Community

MySQL 5.1 Released, Community Takes Stock

MySQL 5.1 is out as a GA release, but with crashing bugs that should give likely users pause. Perhaps worse, the problems are blamed on essential breakdowns in the project management: “We have changed the release model so that instead of focusing on quality and features our release is now defined by timeliness and features. Quality is not regarded to be that important.”

Still, people are finding inspiration in OurDelta and Drizzle. Competition from those braches/forks and criticism from the community are sure to help re-align the MySQL core, or provide a reasonable alternative if Sun/MySQL can’t deliver. In the meanwhile, the High Availability MySQL blog is worth following.

SWIFT: Another Ham Handed Attempt At Social Networking

All yesterday and this morning I’ve been seeing tweets about SWIFT, so I finally googled it to see what it was about. The service promises to help organize conferences in some new 2.0 way, but it looks to be about as preposterous a social network as WalMart’s aborted 2006 attempt at copying MySpace. There are […] » about 300 words

Customer Relations Done Right

Rebekka Guðleifsdóttir is one of my favorite photographers on Flickr. Her photos are amazing, and it’s clear a lot of people agree. That’s the easy part. Then two problems arose: First Rebekka discovered that somebody was selling her photos for profit, and she posted about it. The community was shocked, and angry. And then, and […] » about 600 words

Please, Not Another Wiki

Ironic secret: I don’t really like most wikis, though that’s probably putting it too strongly. Ironic because I love both Wikipedia (and, especially, collabularies), but I grit my teeth pretty much every time I hear somebody suggest we need another wiki. Putting it tersely: if wikis are so great, why do we need more than […] » about 500 words

Twittter Twittter Twittter

Ryan tried to tell me about it a month ago, Jessamyn gets the idea but uses Facebook instead, DeWitt fell for it, Ross said it tipped the tuna, and now I’m finally checking Twitter out. I signed up yesterday and immediately went looking for ways to connect Twitter, Plazes, and iChat.

Tweet is an AppleScript that works with Quicksilver (a launcher) and Twitterrific (a desktop Twitter client) to make updating even easier. Matt Matteson updated it to set iChat status, and Ruben Broman added Plazes integration.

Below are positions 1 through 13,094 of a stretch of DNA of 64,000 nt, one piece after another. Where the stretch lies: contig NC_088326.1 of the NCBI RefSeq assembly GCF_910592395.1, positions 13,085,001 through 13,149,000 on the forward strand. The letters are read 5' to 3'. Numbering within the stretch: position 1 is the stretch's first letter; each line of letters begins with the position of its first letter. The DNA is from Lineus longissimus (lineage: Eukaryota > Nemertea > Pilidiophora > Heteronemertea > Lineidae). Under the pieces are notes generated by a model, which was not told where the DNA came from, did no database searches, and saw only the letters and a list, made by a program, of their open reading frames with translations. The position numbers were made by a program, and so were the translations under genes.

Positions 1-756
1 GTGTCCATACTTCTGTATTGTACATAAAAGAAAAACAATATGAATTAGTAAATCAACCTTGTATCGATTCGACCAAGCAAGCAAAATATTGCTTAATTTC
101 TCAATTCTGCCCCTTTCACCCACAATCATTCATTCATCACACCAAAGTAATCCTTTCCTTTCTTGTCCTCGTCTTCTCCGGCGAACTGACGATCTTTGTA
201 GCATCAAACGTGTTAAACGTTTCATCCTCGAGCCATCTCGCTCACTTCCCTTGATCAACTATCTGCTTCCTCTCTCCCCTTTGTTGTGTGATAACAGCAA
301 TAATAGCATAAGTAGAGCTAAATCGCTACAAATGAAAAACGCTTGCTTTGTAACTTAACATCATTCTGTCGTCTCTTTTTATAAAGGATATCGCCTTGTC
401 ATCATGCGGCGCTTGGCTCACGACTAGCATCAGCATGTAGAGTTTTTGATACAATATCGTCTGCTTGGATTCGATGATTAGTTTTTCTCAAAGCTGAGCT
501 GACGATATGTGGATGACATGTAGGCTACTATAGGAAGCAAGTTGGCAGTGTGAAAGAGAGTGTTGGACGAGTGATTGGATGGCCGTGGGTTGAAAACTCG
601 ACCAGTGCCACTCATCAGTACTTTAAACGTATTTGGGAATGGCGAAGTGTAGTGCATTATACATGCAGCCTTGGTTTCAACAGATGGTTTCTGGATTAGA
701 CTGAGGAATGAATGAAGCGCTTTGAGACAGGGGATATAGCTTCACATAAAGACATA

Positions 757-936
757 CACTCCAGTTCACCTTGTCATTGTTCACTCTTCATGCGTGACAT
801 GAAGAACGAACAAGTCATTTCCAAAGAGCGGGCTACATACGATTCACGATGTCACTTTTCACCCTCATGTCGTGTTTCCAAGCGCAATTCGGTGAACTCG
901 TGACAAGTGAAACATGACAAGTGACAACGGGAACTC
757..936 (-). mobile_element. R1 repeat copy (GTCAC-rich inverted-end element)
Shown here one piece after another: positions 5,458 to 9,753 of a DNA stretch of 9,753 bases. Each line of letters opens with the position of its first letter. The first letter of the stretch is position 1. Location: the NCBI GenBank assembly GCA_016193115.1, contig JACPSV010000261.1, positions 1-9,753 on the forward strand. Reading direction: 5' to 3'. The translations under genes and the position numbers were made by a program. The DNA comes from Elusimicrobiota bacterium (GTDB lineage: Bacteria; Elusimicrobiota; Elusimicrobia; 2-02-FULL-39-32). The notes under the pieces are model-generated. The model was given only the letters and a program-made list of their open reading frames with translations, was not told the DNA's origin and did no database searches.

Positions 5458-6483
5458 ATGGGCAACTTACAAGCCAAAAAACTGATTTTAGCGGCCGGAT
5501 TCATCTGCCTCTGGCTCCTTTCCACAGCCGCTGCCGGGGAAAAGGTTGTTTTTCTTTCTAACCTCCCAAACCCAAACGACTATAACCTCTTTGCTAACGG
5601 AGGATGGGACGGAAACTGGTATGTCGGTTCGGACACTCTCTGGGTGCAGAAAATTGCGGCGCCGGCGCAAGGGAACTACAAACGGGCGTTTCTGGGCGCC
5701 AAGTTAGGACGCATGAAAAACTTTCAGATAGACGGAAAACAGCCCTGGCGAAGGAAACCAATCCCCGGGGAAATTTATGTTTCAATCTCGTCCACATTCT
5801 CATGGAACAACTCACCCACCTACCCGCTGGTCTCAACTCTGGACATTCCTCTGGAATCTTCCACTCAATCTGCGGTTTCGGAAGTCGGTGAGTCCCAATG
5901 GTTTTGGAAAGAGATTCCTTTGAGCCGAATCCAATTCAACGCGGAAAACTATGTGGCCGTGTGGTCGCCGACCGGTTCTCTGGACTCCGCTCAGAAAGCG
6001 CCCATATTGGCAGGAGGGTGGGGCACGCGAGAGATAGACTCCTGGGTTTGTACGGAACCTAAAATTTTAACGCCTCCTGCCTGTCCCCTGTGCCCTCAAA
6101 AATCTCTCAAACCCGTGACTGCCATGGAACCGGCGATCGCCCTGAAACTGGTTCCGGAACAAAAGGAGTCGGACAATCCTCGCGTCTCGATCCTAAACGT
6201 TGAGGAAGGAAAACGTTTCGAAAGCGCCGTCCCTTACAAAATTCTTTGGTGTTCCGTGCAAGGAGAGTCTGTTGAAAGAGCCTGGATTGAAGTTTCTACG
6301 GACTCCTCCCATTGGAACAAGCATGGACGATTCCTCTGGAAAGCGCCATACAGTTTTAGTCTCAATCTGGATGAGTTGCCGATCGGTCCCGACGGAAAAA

What’s it good for? Think of it like a snack-sized micro mini blog if you want. Or think of it like chatting with your 500 (or 5 million) closest friends. Or think of it as another way of extending personal presence in the electronic age, little bits of information that exist in the environment.

Communities Are As Communities Do

Right there are the beginning of Esther Dyson‘s ten-year-old book, Release 2.1, she alerts us to the Web 2.0 challenge we’re we’re now beginning to understand: The challenge for us all is to build a critical mass of healthy communities on the Net and to design good basic rules for its public spaces so that […] » about 300 words

Linkability Fertilizes Online Communities Redux

I certainly don’t mean this to be as snarky as it’s about to come out, but I love the fact that Isaak questions my claim that linkability is essential to online discussions (and thus, communities) with a link: Linkability Fertilizes Online Communities I really don’t know how linkability will build communities. But we really need […] » about 300 words

Linkability Fertilizes Online Communities

It’s hard to know how Fuzzyfruit found the WPopac catalog page for A Baby Sister for Frances (though it is ranked fifth in a Google search for the title), but what matters is that she did find it, and she was able to link to it by simply copying the URL from her browser’s location bar.

The link appears among her comments in the discussion about her post on an early letter she’d written to her mom. Fuzzyfruit’s comment spawned more comments about the book from Sarahq and Coffeechica.

We talk here and there about how “libraries build community,” but how does that work in the online world? How do our systems support or inhibit community discussions online?

Involvement, Inclusion, Collaboration

<a href="http://worcester.typepad.com/pc4media" title="peter caputa">Peter Caputa</a> dropped a comment on <a href="http://jeffnolan.com/wp/2006/03/02/utr-zvents/" title="UTR - Zvents">Jeff Nolan</a>'s post about <a href="http://www.zvents.com/" title="Zvents - Main Page">Zvents</a>. The discussion was about how online event/calendar aggregators did business in a world where everything is rather thinly distributed. Part of the problem is answering how do you get people to contribute content -- post their events -- to a site that has little traffic, and how do you build traffic without content? The suggestion is that you have editorial staff scouring for content to build the database until reader contributions can catch up, and that's where Peter comes in, suggesting that content and traffic aren't where the value and excitement are: it's the opportunity to involve fans in the event planning and marketing process. » about 300 words